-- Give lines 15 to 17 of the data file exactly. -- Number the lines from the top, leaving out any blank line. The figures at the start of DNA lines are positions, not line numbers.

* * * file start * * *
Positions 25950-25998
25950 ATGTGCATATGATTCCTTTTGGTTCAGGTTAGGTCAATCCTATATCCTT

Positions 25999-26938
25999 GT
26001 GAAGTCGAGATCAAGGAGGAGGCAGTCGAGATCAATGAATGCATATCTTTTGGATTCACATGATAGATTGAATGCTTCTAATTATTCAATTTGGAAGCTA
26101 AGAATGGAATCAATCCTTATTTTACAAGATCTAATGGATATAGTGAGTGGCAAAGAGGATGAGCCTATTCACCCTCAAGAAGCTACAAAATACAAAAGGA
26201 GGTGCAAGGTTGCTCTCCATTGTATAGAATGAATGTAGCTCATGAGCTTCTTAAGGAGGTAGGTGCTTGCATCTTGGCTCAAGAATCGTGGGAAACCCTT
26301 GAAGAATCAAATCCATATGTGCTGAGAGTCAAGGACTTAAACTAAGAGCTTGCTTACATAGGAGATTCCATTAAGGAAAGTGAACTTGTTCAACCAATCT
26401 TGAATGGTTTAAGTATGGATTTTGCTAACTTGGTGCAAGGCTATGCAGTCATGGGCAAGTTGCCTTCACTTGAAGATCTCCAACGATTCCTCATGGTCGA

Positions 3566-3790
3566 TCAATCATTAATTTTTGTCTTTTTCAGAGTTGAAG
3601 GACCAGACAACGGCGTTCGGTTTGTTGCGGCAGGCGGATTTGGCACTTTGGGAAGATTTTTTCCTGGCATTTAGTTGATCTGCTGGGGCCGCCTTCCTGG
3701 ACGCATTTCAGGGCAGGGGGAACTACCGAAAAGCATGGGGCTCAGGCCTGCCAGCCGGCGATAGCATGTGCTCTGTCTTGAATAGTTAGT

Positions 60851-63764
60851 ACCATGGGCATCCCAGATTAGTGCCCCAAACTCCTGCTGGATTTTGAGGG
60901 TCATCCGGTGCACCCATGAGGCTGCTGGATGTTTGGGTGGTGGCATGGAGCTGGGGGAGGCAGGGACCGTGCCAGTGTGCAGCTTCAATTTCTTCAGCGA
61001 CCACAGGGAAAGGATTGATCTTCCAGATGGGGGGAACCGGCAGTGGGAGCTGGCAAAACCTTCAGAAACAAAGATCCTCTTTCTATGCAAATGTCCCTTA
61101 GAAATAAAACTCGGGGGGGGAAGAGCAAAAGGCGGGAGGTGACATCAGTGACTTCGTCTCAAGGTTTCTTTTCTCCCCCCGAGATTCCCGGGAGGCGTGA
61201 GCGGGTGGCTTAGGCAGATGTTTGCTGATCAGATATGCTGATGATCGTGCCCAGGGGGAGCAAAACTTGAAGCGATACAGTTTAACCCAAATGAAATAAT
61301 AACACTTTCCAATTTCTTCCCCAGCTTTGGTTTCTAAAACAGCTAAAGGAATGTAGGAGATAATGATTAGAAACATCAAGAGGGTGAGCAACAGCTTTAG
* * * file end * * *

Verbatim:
60851 ACCATGGGCATCCCAGATTAGTGCCCCAAACTCCTGCTGGATTTTGAGGG
60901 TCATCCGGTGCACCCATGAGGCTGCTGGATGTTTGGGTGGTGGCATGGAGCTGGGGGAGGCAGGGACCGTGCCAGTGTGCAGCTTCAATTTCTTCAGCGA
61001 CCACAGGGAAAGGATTGATCTTCCAGATGGGGGGAACCGGCAGTGGGAGCTGGCAAAACCTTCAGAAACAAAGATCCTCTTTCTATGCAAATGTCCCTTA